As Telugu films inch into a suffocating rut of clichés, mediocrity and banality,
a fresh theme dealt with sensitivity comes as a breath of fresh air and offers
hope for the future of filmmaking in Tollywood. Preminchu encompasses a message
delivered with strength. It is also heartening to see a cast, especially the protagonist,
doing full justice to the theme.
Preminchu revolves around the theme that blindness is not a curse but only a deformity. The blind protaganist proves through her indomitable will that the visually-challenged need not feel sorry, but should set aside their deformity and learn to lead a normal life.
Daughter of a superbazar owner Srinivasa Rao (Murali Mohan), Meera (Laya) is born blind, leading to a rift in the marriage of her parents. Her society-conscious mother Kousalya Devi (Lakshmi) refuses to bring her up and tells her husband to leave her in an orphanage. But the father loves his daughter too dearly to abide by his wife's meaningless wishes. And so they part ways.
Srinivasa Rao takes upon himself the task of raising Meera as any normal human being, and he succeeds in his attempts. His daughter becomes an embodiment of willpower, and her determination to excel in life and in her chosen profession without the least notion of being aware of her deformity is without peer. In her usual course of life, she meets Suresh (Saikiran) and they become friends. Soon their friendship blooms and they realize that they are in love with each other.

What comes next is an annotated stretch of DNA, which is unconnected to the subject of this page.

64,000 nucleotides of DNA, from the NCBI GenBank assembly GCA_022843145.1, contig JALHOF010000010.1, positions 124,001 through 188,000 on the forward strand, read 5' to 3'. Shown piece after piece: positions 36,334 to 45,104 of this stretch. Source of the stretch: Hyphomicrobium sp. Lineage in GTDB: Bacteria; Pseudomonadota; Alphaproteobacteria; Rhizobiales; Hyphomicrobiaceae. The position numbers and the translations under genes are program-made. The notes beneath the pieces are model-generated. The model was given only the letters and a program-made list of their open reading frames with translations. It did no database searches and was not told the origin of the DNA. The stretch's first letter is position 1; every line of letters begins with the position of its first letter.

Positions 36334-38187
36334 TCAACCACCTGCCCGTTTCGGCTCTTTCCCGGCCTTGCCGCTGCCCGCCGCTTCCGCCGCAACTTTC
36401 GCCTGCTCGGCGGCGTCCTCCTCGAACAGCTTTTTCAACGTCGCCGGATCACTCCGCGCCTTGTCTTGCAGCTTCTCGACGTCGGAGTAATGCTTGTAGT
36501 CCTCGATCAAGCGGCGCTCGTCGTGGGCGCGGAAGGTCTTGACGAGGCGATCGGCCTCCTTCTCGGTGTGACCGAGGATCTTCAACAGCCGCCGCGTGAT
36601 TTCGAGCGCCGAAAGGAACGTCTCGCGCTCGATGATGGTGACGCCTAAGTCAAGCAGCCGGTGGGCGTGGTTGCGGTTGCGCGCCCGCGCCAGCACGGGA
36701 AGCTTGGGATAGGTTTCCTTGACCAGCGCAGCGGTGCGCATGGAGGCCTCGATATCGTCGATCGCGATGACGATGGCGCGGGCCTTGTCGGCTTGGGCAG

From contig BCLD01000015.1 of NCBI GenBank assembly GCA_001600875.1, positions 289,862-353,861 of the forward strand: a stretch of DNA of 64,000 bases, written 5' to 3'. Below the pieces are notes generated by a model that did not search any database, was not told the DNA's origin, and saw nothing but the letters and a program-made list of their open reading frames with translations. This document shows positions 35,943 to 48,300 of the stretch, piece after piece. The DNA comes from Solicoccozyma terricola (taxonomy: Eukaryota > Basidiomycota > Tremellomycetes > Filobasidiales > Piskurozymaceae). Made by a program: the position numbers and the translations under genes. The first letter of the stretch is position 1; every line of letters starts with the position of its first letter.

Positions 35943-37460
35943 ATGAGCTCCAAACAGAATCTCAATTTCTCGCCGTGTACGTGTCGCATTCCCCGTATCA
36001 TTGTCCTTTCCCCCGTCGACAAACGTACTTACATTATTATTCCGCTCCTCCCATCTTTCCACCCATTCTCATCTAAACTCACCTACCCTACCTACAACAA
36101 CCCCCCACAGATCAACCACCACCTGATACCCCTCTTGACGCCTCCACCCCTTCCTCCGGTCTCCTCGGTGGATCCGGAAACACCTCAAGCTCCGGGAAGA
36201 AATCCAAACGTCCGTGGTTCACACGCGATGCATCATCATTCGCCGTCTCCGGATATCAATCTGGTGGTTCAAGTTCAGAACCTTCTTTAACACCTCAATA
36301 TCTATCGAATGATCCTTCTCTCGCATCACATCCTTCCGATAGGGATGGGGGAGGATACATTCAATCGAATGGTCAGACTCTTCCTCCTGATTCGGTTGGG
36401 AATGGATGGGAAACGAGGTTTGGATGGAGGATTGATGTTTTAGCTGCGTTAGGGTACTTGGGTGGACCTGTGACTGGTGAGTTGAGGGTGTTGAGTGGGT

In a fortuitous turn of events, Suresh's aunt (who brings him up with loving care and admiration after Suresh's parents die when he was a boy) happens to be Meera's mother, Kousalya Devi. And when Kousalya Devi comes to know that Meera is a blind girl, she refuses to agree to the marriage.
A sensitive theme is dealt with such care that this movie is in the same league as the Sai Paranjpe classic Sparsh that deals with a similar subject. To cater to the commercial whiffs there are the regular doses of entertainment like the song and dance sequences and the run-of-the-mill comedy, but these are meant to lighten a serious theme and to make it look more like a regular commercial drama.
Laya as the blind girl steals the show with her acting prowess. Ever since her debut in Swayamvaram, she has been moving from strength to strength as a performing artiste. And in this film she is at her peak yet. She acts and emotes with such consummate ease as a blind girl that you fully imagine that she is actually one.
The others are, of course, supporting actors in a film that revolves around her.
And they manage to essay their roles well. Of these, Saikiran looks good, and
so do Murali Mohan and Lakshmi. An engagingly sensitive movie that would make
you sit up, watch and empathize.